Crispin Hull's Portico: Subsidies

Thursday December 19th 2013

Portico: Subsidies

The trouble with economic rationalism is that it is neither rational nor economic. At least as practised by Australian politicians. For them, it is obeyed with varying degrees of purity.
We had a couple of classic statements of pure economic rationalism from Treasurer Joe Hockey and Prime Minister Tony Abbott in the past week or so.

  • Hockey - ''The bottom line is that governments should not be in the business of propping up private-sector operations.''
  • Abbott – “It is incumbent upon all private companies to run themselves effectively and profitably.”

The trouble is, this purity had rings of St Augustine about it: “Oh Lord, give me chastity and continence, but not just yet.”

The adherence to economic rationalist theory in this week’s statements were for future application to Qantas and the car industry, not a general statement of government conduct in the present.

So Hockey’s bottom line of not propping up private-sector businesses, did not stop him from deciding to prop up GrainCorp in the face of a US takeover bid. No chastity just yet when you are being done over by your National Party partners, in particular the gleeful Barnaby Joyce.

And Abbott’s finger wagging about effective and profitable running does not extend to $3 billion in government subsidies for the mining industry or the tens of millions handed to pharmacists who can delay passing on savings when drugs come off patent.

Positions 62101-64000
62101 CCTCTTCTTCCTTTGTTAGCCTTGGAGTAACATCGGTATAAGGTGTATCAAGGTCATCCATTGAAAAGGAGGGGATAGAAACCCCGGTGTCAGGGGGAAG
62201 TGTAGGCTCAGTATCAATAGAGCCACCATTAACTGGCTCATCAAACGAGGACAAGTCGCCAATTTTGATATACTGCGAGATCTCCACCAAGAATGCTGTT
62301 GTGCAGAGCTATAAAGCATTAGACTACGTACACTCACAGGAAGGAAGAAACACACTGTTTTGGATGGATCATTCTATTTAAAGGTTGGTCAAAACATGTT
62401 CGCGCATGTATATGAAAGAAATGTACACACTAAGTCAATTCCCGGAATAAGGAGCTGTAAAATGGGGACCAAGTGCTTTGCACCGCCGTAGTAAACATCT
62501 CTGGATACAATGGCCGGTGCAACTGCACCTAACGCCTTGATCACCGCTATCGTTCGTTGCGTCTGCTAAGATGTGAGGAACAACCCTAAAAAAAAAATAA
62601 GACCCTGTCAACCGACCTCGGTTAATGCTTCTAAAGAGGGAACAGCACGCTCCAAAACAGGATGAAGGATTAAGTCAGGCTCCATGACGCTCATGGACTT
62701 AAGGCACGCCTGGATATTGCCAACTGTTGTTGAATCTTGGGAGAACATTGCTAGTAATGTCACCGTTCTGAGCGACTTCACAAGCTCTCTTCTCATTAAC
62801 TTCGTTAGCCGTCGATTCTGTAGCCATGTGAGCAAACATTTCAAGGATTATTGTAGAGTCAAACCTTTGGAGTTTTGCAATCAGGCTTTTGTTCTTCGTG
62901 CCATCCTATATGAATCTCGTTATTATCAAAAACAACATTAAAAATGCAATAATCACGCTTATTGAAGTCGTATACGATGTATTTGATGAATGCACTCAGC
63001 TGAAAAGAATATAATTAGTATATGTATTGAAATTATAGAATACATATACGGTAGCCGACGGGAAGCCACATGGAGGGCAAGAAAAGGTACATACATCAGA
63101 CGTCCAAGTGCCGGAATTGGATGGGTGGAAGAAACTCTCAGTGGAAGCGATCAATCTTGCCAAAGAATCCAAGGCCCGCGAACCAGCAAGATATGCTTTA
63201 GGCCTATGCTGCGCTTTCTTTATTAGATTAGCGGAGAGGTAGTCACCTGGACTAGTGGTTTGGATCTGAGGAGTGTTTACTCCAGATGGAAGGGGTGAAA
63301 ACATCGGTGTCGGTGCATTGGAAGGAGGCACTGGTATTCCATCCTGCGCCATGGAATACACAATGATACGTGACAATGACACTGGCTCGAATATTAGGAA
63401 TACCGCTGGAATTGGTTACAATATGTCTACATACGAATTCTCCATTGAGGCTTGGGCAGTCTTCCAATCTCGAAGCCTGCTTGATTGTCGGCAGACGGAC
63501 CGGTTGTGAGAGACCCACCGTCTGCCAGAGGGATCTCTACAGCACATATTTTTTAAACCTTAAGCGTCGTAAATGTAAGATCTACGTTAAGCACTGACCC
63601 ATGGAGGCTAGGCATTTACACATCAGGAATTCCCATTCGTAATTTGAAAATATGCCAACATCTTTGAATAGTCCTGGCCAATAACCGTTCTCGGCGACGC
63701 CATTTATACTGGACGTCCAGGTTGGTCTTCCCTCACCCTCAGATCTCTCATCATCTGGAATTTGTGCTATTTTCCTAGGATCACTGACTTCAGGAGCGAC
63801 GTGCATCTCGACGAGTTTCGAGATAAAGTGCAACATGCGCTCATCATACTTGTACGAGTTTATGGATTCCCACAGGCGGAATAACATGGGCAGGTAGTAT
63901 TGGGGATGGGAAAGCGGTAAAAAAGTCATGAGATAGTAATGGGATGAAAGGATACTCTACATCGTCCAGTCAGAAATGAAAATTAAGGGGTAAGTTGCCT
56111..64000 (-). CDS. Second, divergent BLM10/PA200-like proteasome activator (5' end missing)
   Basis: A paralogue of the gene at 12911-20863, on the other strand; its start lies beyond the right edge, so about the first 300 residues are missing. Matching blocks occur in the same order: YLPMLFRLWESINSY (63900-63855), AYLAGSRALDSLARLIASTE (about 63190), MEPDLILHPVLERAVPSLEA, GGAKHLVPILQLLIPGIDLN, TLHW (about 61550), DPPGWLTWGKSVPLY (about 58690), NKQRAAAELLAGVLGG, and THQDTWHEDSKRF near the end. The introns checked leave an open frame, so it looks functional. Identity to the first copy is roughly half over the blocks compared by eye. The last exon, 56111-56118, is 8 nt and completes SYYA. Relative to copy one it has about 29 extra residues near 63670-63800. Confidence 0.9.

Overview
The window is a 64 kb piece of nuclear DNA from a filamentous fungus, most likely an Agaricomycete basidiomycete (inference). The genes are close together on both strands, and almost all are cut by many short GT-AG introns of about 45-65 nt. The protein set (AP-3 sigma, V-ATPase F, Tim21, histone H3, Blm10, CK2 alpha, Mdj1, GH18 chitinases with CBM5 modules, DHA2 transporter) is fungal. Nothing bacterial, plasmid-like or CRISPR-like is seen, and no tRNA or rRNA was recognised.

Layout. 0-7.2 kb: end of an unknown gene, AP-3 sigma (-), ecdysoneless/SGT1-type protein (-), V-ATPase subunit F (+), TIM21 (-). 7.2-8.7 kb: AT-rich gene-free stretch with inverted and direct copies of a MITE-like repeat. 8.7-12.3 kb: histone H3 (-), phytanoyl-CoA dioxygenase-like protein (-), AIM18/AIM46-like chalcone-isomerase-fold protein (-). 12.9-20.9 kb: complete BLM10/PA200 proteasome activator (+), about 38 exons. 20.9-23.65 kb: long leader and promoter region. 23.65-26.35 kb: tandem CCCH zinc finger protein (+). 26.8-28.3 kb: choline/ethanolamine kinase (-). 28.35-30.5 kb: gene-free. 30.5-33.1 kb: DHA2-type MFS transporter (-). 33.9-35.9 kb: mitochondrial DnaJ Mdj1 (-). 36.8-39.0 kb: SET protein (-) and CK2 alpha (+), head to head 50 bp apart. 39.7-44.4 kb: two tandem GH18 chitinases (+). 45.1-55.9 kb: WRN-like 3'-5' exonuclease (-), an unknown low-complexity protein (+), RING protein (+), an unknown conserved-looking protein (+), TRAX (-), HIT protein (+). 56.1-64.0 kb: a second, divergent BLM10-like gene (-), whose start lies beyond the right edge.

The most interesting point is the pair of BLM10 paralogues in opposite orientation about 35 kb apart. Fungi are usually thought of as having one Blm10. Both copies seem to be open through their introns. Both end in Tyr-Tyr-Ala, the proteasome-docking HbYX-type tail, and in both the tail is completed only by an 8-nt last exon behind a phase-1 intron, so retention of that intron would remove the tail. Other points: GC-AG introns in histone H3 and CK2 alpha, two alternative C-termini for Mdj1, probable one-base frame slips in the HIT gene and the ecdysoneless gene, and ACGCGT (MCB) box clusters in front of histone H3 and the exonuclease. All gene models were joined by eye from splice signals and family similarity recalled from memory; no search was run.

(Oh, is that why my friendly pharmacist has started to offer generic drugs more readily, I hear you ask. I thought they were doing it to help patients.)

Then there is the $5.4 billion a year subsidy to one of our most inefficient industries – tax deductibility for private-health-insurance premiums. But then Abbott once said that deductibility of private-health-insurance premiums “is in our DNA”.

No Augustinian continence (self-control) just yet when faced with big industry lobbyists or aging middle class voters.

If we were to take this week’s “Qantas- and car-industry-only” statements of pure economic rationalism and apply them across the board, the Government would be wallowing in cash.

But it would not necessarily be the rational or economic thing to do. Markets fail all the time. Some things are worth subsidising, even permanently. Others are worth helping with seed money. But others are a rent seekers; bludgers on the government tit; policy blackmailers; lazy or incompetent.HE

It is just plain silly, inconsistent and hypocritical to meet a call from Qantas for a change in government policy with some economic-rationalist tripe about governments not being in the business of propping up private-sector operations, when about $20 billion in government spending a year goes into precisely this activity – propping up private sector operations.

It would be much more rational and better for the economy if the government explained why it is helping some industries and not others and if it made the process more open. And “being in our DNA”  whatever that means -- is not exactly a rational explanation.